Posted by John Durance on 08 Jun, 2015

On a web page/application, the 'special' keys – Tab, Space, Esc etc. – can perform generic keyboard interactions. They move the focus to the next or previous element, or they open or close something, or they start or stop a process. Sometimes, their functions can be reversed or altered by holding down the Shift, Ctrl, or Alt keys simultaneously. A well designed keyboard interaction should behave in a way that a user would intuitively expect it to.

Keyboard shortcuts, on the other hand, simplify a specific interaction. They tend to be letter keys, often in combination with Shift, Ctrl, or Alt. There are two types:

  1. action shortcuts do things like: save, spell check, or favourite
  2. whereas navigation shortcuts jump between different regions, like jumping from comment to comment without having to tab through the elements of each one.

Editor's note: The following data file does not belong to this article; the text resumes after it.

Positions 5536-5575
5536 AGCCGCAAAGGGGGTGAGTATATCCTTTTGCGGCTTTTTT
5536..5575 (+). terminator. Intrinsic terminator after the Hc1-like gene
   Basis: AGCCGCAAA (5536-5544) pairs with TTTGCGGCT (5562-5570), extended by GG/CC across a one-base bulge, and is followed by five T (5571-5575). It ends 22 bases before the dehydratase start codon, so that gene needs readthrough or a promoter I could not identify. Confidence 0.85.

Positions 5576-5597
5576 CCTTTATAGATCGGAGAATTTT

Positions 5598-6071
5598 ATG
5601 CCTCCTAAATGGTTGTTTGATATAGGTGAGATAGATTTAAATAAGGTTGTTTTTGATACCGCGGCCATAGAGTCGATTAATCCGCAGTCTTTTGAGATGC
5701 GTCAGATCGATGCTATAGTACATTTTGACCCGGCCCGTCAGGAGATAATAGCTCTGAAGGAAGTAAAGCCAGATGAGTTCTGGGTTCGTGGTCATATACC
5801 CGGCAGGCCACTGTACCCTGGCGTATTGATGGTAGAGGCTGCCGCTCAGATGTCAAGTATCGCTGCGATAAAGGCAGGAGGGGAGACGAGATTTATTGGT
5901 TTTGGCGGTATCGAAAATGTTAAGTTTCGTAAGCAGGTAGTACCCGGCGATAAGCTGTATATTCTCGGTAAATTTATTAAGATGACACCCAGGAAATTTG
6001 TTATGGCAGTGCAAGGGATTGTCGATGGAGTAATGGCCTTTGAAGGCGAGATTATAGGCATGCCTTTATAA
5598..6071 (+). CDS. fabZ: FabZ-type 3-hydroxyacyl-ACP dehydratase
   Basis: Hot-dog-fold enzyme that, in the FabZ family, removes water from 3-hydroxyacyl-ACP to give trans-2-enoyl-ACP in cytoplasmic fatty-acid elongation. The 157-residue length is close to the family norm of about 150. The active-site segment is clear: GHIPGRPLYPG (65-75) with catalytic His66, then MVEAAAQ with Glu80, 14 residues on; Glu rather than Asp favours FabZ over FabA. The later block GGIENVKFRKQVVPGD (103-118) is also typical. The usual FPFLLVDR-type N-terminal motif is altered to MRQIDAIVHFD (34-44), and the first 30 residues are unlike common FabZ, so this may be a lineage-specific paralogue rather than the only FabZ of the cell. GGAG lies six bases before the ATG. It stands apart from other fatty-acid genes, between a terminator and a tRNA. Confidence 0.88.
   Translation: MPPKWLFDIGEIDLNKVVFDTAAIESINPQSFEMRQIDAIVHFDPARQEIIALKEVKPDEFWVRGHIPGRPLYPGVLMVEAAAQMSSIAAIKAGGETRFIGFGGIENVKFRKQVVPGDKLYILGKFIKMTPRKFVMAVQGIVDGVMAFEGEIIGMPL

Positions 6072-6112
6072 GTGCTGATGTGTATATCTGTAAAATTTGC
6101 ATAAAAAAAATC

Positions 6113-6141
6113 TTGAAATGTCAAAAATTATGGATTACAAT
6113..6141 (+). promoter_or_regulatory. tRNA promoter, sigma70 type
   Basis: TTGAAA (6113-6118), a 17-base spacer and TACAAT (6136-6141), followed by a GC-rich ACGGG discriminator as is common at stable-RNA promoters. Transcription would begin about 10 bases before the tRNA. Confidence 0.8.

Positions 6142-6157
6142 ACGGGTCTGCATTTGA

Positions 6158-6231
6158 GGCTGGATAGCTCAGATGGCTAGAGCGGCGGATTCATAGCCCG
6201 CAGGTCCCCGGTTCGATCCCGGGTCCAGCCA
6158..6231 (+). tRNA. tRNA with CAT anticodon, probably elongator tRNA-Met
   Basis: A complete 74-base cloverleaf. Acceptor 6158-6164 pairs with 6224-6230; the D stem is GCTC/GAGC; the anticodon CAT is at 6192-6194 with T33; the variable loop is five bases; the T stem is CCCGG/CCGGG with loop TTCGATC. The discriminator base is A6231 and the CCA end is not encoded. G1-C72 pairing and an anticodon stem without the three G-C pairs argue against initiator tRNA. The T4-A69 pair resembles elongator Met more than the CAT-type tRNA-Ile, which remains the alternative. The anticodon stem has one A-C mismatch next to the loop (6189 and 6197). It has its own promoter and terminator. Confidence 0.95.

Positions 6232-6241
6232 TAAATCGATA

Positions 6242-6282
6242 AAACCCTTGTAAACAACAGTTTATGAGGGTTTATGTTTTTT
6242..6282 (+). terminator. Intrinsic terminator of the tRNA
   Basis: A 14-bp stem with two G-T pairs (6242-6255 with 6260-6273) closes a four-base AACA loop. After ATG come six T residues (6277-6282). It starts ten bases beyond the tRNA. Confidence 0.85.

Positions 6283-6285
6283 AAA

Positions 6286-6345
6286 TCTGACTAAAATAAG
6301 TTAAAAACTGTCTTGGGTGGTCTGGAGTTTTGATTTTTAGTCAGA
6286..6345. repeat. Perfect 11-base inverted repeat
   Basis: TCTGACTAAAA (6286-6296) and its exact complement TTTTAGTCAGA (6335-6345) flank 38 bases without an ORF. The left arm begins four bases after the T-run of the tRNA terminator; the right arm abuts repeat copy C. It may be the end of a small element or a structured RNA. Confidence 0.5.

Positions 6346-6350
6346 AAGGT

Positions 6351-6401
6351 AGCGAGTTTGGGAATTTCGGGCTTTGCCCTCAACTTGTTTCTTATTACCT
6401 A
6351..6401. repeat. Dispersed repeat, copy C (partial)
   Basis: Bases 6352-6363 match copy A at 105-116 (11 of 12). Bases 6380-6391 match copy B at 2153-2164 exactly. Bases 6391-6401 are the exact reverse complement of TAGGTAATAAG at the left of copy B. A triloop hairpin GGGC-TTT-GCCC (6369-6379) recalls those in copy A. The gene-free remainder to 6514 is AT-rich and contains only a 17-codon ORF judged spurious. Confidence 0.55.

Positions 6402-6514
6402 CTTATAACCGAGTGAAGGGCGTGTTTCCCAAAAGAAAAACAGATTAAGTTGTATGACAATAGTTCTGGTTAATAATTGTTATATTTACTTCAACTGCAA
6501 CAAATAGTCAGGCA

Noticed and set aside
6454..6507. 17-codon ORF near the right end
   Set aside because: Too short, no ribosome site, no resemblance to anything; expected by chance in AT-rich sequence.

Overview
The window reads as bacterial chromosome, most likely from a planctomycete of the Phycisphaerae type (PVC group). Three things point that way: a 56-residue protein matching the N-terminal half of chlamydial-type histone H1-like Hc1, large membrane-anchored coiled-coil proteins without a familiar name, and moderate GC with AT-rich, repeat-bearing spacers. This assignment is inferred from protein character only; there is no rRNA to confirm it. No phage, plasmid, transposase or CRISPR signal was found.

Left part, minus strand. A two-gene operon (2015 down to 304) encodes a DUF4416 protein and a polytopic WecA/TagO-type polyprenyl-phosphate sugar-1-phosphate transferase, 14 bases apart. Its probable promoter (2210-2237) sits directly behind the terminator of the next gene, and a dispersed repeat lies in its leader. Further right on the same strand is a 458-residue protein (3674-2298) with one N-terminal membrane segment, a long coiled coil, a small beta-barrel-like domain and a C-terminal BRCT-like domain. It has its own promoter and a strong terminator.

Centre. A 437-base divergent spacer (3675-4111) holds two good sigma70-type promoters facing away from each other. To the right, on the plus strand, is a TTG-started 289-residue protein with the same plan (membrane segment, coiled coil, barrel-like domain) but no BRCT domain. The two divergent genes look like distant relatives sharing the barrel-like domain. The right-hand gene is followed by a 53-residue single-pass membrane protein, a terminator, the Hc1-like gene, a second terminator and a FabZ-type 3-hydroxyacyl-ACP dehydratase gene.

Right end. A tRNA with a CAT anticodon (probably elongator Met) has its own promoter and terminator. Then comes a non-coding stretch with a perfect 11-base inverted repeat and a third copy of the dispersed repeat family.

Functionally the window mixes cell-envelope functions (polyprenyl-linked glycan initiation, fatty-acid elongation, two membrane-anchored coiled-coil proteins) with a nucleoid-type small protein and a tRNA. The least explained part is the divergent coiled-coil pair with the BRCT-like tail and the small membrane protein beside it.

Both types reduce the time and key strokes required to perform an interaction.

Users who cannot see the position of the cursor on the screen, or who do not possess fine motor skills in their hands, often rely on the keyboard. However, keyboard interaction can be useful for other types of user as well. Advanced users sometimes choose to interact with a web page/application via the keyboard because the interaction is faster. Here, for example, are the keyboard shortcuts for Gmail users. Some of the shortcuts can be used immediately, for others you will need to enable the keyboard shortcuts setting first:

  1. in Gmail, click the gear in the top right and select Settings
  2. find the Keyboard shortcuts section and select Keyboard shortcuts on
  3. click Save Changes at the bottom of the page.

Tags: Accessibility

GET OUR NEWSLETTER